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When you least expect it, expect it. That seems to be the career plan of The Supersuckers, one of America’s most incendiary live rock & roll bands, who also like to throw country & western curveballs from time to time. Must’ve Been Live is an in-concert sequel to the last instance when Eddie Spaghetti and the boys went suddenly twang, 1997’s Must’ve Been High. By now, long-timers won’t be surprised, but recent converts through 1999’s ballistic Evil Powers of Rock & Roll and three years of subsequent hard touring might be expecting the first-ever Supersuckers live album to be more along the lines of Kiss Alive, not Johnny Cash at Folsom Prison.

As it is, Must’ve Been Live could stand proudly with either. “The first time around, it took awhile for everyone to get used to the country stuff,” says Spaghetti, calling from his home in San Diego. “But now, this record came about because people have grown to love the country side of us, and they’ve been asking for more. We found these live recordings—we weren’t even aware we were being recorded—and they sounded pretty good. Since we’re in control of our music now [with their own Mid-Fi Records], we can put out whatever we want: we decided to put this out.”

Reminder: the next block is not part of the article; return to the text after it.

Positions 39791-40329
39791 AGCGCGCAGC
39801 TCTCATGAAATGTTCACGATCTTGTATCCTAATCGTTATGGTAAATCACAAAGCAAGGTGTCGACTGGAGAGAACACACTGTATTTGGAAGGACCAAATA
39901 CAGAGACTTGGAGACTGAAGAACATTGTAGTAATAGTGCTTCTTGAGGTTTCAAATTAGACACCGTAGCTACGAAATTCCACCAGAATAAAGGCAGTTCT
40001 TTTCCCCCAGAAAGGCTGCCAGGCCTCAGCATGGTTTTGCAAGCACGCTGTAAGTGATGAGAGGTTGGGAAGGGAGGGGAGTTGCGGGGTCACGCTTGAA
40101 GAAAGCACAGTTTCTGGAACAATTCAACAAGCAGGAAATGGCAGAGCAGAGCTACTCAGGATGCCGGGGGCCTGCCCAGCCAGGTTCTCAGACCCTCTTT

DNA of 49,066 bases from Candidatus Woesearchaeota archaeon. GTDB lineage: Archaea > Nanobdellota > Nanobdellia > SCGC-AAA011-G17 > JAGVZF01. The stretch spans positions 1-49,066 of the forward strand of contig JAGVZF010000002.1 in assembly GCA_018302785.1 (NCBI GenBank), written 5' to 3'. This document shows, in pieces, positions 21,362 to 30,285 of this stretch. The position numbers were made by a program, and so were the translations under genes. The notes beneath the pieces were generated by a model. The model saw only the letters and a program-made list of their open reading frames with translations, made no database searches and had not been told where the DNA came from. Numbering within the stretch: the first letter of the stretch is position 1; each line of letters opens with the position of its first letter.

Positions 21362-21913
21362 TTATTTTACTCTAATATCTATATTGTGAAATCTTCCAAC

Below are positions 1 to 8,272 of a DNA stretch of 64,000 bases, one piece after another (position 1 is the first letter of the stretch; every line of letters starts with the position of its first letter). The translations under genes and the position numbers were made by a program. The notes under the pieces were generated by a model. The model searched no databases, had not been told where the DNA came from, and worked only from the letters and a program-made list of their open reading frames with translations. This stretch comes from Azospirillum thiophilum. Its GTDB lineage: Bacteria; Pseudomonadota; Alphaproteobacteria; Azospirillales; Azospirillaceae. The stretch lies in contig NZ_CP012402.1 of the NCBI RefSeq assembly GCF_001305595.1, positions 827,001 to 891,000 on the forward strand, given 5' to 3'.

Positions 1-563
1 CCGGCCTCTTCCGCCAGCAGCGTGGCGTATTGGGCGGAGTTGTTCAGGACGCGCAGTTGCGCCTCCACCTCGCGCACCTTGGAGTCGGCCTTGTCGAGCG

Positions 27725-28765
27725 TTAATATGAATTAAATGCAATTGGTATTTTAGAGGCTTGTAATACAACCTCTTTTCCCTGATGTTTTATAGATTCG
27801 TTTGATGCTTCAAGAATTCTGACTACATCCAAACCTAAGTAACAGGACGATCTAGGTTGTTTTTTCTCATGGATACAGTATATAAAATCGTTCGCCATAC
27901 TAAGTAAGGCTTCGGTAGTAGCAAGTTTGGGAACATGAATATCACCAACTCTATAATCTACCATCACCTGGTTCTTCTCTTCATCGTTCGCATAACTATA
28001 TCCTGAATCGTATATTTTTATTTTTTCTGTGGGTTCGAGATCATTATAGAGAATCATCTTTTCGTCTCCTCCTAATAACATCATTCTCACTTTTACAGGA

Featuring revamps from Must’ve Been High and a guest-list of musicians that includes harmonica player Mickey Raphael (Willie Nelson’s band), singer Amy Nelson (Willie Nelson’s daughter), guitarist Audley Freed (Black Crowes) and more, Must’ve Been Live proves Supersuckers fan Steve Earle right: “Great rock & roll and great country are, at least on a spiritual level, exactly the same thing.”

“We’re not joking with this—we really love country music and we want to represent it properly,” Spaghetti says, adding with a laugh, “We don’t have any illusions of winning a Country Music Award, though. The only award we’d want would be the Hardest-Working Band In the World Award, anyway.”

Not surprisingly, The Supersuckers’ country meets with more resistance from rockers than cowboys. “The rock audiences are kind of holier-than-thou, they think they’re better than everybody,” he says. “They think country is all just Garth Brooks and stuff like that. Rock and country cover the same ground, just in different languages.”

The Supersuckers won’t tour until after Must’ve Been High’s March 16 release—they were invited to Utah to provide some rawk during the Olympics. “Once the new album comes out, we’ll do a full-fledged country tour,” Spaghetti says. “The shows we’re doing in Salt Lake will be rock shows—that’s what we really do, it’s our forté. While we’re there, we’ll be the alternative for people who keep their ear to the ground and embrace rock & roll as their personal savior.”

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